Monday, September 17, 2007

This week's sermon: Celebrating Marriage

Marriage is not just a social institution. It is a gift from God to us to illustrate our covenant relationship with Him, through Christ.

Ephesians 5:31-32(RSV).
"'For this reason a man shall leave his father and mother and be joined to his wife, and the two shall become one.' This is a great mystery, and I take it to mean Christ and the church"
In this passage of scripture addressing husbands and wives, Paul takes a detour to give us a beautiful picture of the relationship of Christ with the Church.

Ephesians 5:25-32.
In this section, Paul says Christ gave himself up for the church. At the last supper, he declared his intent to lay down his life to form a new covenant relationship with all who would accept it. He offered the bread and wine saying, "this is my body," "this is my blood," and told his followers that this was the beginning of a new covenant. Covenant is an interesting concept that we often mistake for "contract" today. Covenants with God offer a much stronger bond in which He commits to uphold that bond regardless of a person's ability to uphold their part of the relationship. Our marriage relationships ought to reflect this same commitment level--for better or worse, richer or poorer, in sickness and health, until death separates. This kind of commitment on our part is only possible because we have this covenant relationship with God.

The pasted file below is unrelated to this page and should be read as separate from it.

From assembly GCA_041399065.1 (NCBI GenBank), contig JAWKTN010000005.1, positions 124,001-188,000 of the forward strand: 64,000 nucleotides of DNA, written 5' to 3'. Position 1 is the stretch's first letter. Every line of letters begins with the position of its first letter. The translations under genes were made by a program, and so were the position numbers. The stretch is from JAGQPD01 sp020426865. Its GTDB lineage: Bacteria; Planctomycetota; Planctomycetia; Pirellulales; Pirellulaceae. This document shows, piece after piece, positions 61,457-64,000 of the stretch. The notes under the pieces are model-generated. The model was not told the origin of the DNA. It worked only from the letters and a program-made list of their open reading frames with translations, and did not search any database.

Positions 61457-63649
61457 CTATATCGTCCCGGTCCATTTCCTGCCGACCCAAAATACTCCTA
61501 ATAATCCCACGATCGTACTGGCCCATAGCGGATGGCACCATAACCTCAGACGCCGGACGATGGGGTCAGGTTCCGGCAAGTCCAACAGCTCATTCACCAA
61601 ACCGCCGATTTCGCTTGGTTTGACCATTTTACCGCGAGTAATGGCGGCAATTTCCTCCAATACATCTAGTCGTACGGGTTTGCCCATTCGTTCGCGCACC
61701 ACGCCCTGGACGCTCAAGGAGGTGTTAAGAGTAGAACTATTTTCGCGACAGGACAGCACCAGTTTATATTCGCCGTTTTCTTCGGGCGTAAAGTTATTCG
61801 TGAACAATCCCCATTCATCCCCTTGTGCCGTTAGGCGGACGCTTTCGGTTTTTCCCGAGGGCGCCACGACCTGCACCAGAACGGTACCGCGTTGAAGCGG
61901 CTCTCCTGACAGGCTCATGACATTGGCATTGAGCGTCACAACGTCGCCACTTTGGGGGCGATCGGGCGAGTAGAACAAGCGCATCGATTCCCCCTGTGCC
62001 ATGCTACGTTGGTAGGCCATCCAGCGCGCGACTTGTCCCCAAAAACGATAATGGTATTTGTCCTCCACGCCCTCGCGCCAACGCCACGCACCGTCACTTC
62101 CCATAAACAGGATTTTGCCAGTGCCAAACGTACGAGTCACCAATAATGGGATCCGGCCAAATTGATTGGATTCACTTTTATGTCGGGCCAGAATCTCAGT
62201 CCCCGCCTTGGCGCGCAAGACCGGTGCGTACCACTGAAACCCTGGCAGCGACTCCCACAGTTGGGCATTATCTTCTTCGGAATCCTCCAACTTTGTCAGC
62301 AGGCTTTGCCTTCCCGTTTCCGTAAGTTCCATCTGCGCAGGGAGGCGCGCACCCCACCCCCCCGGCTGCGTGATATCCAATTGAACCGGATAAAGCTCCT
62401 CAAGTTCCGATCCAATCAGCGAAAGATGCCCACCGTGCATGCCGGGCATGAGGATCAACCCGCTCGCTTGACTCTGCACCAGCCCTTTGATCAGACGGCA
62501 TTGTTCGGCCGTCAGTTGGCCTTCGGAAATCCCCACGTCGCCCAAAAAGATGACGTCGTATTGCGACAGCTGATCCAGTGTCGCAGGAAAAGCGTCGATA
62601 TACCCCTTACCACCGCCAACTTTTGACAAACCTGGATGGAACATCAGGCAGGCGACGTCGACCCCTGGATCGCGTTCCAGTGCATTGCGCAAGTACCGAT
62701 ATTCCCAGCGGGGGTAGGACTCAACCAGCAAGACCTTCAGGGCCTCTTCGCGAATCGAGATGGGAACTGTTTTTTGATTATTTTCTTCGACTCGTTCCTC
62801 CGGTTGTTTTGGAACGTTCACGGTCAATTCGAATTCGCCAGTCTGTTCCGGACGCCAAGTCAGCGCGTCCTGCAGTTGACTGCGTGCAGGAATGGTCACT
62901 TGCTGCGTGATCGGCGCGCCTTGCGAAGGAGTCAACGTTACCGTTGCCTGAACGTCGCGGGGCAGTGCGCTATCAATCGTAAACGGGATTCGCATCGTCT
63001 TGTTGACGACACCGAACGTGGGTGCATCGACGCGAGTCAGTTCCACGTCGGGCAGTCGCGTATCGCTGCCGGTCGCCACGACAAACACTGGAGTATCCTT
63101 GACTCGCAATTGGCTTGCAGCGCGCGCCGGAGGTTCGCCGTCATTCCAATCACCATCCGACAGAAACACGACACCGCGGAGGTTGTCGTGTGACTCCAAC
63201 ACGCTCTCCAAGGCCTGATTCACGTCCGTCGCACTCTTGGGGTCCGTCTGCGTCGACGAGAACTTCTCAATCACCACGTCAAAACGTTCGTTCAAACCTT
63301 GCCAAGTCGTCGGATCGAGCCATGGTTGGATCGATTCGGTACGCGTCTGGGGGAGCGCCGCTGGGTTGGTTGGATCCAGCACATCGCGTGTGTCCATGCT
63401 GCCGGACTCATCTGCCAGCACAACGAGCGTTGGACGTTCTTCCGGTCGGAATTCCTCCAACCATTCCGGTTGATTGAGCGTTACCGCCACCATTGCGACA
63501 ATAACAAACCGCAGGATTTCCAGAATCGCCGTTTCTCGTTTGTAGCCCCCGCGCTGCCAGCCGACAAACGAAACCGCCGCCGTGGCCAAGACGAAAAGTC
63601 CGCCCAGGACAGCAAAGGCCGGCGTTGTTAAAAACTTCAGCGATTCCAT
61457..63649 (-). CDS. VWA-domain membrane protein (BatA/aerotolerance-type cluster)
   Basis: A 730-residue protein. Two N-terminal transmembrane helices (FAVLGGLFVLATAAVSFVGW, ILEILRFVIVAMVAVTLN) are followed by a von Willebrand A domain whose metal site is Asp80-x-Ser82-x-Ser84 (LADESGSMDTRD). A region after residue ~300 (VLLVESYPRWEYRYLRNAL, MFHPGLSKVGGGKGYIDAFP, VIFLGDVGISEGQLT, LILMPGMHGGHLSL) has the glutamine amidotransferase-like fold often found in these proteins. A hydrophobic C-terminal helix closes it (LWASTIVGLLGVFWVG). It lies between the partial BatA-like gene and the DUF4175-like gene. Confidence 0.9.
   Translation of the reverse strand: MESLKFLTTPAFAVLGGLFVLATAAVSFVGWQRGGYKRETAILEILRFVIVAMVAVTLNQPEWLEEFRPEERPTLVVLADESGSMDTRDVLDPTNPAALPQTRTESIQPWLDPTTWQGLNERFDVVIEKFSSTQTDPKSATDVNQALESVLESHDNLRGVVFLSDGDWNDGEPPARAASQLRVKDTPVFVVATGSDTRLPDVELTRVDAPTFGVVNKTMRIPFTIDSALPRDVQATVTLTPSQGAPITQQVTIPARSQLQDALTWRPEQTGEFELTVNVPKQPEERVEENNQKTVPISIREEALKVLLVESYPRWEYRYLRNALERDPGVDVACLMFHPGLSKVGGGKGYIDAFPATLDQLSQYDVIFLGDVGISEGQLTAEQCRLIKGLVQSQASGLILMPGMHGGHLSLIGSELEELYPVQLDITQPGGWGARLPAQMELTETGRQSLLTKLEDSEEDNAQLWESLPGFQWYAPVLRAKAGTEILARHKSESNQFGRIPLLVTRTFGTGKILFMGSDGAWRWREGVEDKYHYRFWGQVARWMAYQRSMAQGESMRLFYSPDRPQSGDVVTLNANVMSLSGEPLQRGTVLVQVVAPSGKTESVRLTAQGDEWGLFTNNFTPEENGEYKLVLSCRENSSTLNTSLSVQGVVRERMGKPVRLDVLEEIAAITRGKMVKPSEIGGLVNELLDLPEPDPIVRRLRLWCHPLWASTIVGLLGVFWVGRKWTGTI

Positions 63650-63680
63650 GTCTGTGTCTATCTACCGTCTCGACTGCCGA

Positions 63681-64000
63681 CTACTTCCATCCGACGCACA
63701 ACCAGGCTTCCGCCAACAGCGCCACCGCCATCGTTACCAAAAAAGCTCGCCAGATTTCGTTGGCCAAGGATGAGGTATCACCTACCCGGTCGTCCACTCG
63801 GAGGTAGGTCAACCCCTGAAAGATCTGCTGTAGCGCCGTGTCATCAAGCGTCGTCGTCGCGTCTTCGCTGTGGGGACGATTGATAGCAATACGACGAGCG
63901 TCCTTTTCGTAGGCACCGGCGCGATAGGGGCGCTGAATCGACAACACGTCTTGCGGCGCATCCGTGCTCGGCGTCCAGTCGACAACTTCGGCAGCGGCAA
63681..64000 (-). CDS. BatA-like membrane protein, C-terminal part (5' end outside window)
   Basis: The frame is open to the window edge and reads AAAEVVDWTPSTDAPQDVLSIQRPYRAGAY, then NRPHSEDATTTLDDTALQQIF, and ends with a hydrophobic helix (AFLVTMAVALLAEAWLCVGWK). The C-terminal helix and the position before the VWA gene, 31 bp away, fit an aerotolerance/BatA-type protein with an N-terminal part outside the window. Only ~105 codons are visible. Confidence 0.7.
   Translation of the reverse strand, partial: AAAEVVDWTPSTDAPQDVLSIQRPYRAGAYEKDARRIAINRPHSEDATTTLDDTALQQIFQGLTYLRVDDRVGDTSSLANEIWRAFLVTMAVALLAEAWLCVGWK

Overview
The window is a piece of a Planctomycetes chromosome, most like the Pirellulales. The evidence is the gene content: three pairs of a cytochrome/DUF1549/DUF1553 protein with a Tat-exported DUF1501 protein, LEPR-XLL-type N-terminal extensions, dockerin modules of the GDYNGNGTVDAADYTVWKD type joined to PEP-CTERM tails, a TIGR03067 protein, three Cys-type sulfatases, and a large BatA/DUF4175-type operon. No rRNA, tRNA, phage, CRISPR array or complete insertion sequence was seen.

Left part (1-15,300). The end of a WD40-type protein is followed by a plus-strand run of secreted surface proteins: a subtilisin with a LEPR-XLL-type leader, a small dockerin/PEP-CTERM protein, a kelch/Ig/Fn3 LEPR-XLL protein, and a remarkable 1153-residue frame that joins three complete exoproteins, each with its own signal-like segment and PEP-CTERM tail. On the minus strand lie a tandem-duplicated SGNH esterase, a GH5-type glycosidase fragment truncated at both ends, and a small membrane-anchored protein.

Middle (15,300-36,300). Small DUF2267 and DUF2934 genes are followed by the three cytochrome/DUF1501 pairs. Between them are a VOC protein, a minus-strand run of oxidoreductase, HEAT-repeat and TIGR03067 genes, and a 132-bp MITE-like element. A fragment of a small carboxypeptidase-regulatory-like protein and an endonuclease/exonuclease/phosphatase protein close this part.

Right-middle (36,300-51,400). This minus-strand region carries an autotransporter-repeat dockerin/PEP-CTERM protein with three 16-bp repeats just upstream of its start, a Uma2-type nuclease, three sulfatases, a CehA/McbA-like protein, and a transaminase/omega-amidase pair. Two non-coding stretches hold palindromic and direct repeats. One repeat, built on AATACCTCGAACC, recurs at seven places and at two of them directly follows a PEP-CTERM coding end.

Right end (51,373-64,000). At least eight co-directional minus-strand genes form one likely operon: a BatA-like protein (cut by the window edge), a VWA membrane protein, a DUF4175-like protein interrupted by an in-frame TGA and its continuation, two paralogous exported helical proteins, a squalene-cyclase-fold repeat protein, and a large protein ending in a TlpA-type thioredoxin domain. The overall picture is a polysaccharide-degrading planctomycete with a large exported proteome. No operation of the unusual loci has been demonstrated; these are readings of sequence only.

Christ not only gave himself up for the church, he did this to cleanse the church and make her radiant. He is working in each of our lives to prepare us for the day when we will be united with him in perfect unity. On that day, Revelation 19:8 that on that day the bride of Christ will be given fine linen to wear representing the righteousness of the saints--which comes from Christ.

Revelation 19:9.
"Blessed are those who are invited to the wedding supper of the lamb."
If we have accepted the covenant relationship with Christ, we are part of the church. We have been invited to the wedding feast, not as guests, but as the very bride of Christ.

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